This is a composite image of the region around NGC3718. The overall image comes from the 60-inch telescope equiped with the 4kx4k CCD prime focus camera of the Catalina Sky Survey (CSS). Color data was supplied by observations with the Mt. Lemmon 12inch LX200 telescope and an SBIG ST7 CCD camera. Also included is color information from the Digitized Sky Survey (DSS). The image was obtained as part of Don McCarthy's University of Arizona Astronomy Camp. Credit: 2006 Astronomy Campers/Adam Block/Richard Kowalski, CSS, The University of Arizona Alumni Association, and The University Of Arizona.
The 60" Cassegrain reflector operated by the Steward Observatory of The University of Arizona lies at an elevation of nearly 2800 m at the summit of Mount Lemmon in the Catalina Mountains north of Tucson. It consists of an f/2 parabolic primary mirror with two interchangeable secondaries to achieve Cassegrain focal ratios of either f/16 or f/45. In addition, the telescope can also be equipped with a CCD-mosaic camera at prime focus that provides images with about a 1°-wide field-of-view down to magnitude 22. This camera is used routinely by the Catalina Sky Survey (CSS) to discover and monitor near-earth asteroids and minor planets in the solar system. The telescope has a motorized, computer-controlled English yoke equatorial mount equipped with encoders for accurate positioning on the sky. The mount provides access to the sky in the declination range of +60° to -50°.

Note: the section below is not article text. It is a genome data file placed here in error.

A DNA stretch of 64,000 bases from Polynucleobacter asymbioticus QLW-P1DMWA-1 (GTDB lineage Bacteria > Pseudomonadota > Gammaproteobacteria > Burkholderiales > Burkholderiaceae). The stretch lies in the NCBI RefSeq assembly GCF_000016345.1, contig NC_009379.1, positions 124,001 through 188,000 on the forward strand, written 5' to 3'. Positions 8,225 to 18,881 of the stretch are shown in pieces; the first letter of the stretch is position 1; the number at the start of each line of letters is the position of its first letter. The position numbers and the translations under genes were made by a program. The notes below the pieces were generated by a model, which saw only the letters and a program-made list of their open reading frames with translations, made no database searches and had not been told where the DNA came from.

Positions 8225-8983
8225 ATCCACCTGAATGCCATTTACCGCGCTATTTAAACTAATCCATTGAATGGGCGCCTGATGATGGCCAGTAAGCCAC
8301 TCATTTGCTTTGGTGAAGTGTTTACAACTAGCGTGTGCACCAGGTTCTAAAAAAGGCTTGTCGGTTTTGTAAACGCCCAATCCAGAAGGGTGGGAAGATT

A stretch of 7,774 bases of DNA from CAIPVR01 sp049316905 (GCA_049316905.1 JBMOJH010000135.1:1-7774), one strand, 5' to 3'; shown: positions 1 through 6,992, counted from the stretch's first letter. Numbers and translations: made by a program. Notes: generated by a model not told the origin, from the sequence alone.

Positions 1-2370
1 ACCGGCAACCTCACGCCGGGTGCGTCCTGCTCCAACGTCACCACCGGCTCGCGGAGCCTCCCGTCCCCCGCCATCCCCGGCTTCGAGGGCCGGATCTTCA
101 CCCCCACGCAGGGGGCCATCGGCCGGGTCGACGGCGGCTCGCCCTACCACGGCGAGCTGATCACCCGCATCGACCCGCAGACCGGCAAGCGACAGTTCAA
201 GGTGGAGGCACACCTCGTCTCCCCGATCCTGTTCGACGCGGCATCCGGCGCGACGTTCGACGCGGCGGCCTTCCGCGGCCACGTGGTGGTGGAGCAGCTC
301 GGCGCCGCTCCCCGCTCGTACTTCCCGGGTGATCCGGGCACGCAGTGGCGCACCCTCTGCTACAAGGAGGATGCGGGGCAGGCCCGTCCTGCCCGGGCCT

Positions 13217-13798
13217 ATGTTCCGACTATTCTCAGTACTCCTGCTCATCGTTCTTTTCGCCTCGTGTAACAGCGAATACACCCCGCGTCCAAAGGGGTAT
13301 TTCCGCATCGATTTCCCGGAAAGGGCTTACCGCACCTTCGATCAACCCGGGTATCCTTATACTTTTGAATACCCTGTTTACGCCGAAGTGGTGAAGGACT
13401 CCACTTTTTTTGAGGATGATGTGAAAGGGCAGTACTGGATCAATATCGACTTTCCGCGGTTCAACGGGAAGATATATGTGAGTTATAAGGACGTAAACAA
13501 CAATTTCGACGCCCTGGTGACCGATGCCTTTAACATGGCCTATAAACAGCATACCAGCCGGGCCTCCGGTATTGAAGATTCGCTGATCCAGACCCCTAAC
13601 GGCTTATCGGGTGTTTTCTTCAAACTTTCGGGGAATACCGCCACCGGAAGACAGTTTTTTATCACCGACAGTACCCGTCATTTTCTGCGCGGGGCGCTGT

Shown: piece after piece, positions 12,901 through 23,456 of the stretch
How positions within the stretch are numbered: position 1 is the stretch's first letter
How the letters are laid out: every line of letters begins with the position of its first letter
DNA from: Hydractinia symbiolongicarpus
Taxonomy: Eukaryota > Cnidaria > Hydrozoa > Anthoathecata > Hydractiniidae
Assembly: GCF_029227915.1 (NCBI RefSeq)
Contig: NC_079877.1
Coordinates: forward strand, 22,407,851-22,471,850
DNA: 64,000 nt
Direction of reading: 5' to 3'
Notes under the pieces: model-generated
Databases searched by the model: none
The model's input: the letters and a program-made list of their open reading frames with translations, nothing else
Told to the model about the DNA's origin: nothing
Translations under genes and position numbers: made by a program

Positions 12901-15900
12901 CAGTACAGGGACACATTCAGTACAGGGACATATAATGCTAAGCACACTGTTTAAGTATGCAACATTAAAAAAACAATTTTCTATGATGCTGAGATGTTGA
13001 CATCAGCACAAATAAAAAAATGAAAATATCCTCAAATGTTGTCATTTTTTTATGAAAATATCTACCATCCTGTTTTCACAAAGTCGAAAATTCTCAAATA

The 60" telescope is also a primary tool used in astronomy education programs such as "Astronomy Camp" sponsored by the Alumni Association of The University of Arizona.
Both the Steward Observatory Mt. Lemmon 40 and 60-inch telescopes were developed at The University of Arizona's Lunar and Planetary Laboratory optics shop by optician Robbie Wayland. They are described in his book "Optics of the Cassegrain" (Carlton Press Corporation, December 1989).
The University of Arizona,
Arizona State University,
and Northern Arizona University
compete for observing time on the telescope.
Telescope & Site
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